You love buying your shirts when they go on sale. And who can resist a buy-one-get-one-free offer? So when our stocks go on sale, why do we cry about their low prices?

Smart investors like Warren Buffett or Marty Whitman love it when their stocks are suddenly selling at bargain-basement prices. For them, these companies become no-brainer buys.

The investors who populate the Motley Fool CAPS community also appear to like a bargain. Below, you'll find five stocks whose shares are selling at least 50% below their 52-week highs, but which still earn top honors from our investor-intelligence database. Consider it a BOGO sale on stocks.


CAPS Rating (out of 5)

% Off 52-Week High

CapitalSource (NYSE:CSE)



Dow Chemical (NYSE:DOW)



Dynamic Materials (NASDAQ:BOOM)



Penn West Energy (NYSE:PWE)



UnitedHealth Group (NYSE:UNH)



Naturally, we want you to look a bit closer at these stocks before buying. You can get low-priced appliances in the dent-and-ding section of your home-remodeling superstore, but their quality might not be so good. Same thing here: Make sure there's nothing seriously wrong with the company before you plug it into your portfolio.

Take two, they're small
As many financial institutions are doing, CapitalSource is changing its business model so it can capture a fistful of the billions the Treasury Department is handing out. The journey began when it acquired a mortgage lender during the summer, and recently it received FDIC approval to convert to a commercial bank in California. The last leg of the journey will be to become a bank holding company, just like American Express (NYSE:AXP) did, where it will be able to build a broad deposit base. CAPS member GenerationWHY figures it’s a strategic move that will pay dividends in the future:

CapitalSource has maintained a strong balance sheet despite tough economic conditions that see many companies of the same industry falter. With its change of status to a bank, despite REIT tax benefits, is a strategic move that will benefit the company greatly in the future. [CapitalSource] also returned a profit before one time losses/gains of about 30 cents. Although short of analyst estimates polled by Thomson/FirstCall, it is still strong earnings in these conditions.

This company may also be a good target for an acquisition when the market begins recovery. A long position on this company for the next 2-4 years should see great returns.

The global decline in the chemicals business has put the merger of Huntsman (NYSE:HUN) and Hexion to the test, and even giant Dow Chemical is feeling the pressure. Its planned joint venture with Kuwait Petroleum is getting repriced lower by almost $2 billion because of it.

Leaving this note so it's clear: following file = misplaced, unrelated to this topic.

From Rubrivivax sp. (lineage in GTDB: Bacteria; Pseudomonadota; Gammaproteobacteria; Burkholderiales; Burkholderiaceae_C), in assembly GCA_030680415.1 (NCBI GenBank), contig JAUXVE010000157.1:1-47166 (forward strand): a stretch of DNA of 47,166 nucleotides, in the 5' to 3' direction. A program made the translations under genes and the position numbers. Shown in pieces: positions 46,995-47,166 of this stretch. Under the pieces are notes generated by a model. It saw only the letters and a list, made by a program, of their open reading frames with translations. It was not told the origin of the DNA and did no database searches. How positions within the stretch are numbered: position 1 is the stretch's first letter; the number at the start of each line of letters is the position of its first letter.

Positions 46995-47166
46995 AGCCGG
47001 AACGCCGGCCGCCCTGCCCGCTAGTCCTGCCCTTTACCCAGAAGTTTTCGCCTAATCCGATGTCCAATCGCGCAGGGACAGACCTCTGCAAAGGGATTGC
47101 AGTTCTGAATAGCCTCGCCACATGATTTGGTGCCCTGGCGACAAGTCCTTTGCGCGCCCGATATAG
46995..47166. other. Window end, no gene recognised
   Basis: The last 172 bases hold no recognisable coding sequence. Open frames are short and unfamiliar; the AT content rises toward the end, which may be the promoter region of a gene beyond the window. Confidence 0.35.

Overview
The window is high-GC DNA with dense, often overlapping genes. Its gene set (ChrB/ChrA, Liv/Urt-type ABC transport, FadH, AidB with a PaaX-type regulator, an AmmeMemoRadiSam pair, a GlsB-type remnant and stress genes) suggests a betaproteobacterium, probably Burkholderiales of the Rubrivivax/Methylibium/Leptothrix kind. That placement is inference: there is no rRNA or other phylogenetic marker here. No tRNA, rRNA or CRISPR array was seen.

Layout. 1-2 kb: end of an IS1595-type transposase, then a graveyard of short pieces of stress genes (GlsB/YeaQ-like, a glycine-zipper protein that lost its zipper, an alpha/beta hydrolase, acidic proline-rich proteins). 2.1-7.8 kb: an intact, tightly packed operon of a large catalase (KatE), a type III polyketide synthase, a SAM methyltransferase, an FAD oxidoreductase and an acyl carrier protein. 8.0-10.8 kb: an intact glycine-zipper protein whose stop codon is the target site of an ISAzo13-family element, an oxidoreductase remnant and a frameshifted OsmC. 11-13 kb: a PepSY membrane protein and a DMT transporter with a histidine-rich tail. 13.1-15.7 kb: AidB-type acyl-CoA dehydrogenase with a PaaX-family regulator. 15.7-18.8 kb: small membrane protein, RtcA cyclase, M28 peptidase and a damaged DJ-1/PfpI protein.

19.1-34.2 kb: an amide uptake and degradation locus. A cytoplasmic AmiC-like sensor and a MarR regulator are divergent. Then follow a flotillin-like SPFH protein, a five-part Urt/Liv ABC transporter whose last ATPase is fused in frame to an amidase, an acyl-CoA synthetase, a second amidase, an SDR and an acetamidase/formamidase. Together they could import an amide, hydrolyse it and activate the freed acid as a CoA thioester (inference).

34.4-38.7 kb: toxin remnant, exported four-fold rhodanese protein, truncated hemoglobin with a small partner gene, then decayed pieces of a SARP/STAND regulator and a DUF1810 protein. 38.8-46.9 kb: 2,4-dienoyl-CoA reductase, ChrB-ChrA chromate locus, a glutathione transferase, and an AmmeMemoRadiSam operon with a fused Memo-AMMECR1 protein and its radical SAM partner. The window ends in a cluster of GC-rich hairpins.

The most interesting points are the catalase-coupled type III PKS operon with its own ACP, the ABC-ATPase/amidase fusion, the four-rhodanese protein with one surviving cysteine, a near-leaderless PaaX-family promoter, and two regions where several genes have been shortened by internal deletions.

CAPS member BernsDesign thinks that may be history, though, because with the decline in oil prices -- a key component of many chemical formulations -- Dow should be able to power ahead:

This cyclical stock has great momentum. A solid dividend payer it will have performance that is inverse to energy prices as it relies on fossil fuels to make it's products. I would counter this with a big oil company (both DOW and big oil have been beaten up as I write this, so I have purchased both!).

Have half a mind
It pays to start your own research on these stocks on Motley Fool CAPS. Read a company's financial reports, scrutinize key data and charts, and examine the comments your fellow investors have made, all from a stock's CAPS page.

Sign up today for the completely free service, and tell us whether these stocks are twice as good at half the price.

Dow Chemical and CapitalSource are Motley Fool Income Investor recommendations. UnitedHealth Group and American Express are Inside Value picks. UnitedHealth Group is a Stock Advisor recommendation. Dynamic Materials is a Motley Fool Hidden Gems pick. The Fool owns shares of UnitedHealth Group, CapitalSource, and American Express Company. Try any of our Foolish newsletters today, free for 30 days.

Fool contributor Rich Duprey owns shares of Huntsman, but does not have a financial position in any of the other stocks mentioned in this article. You can see his holdings here. The Motley Fool has a disclosure policy.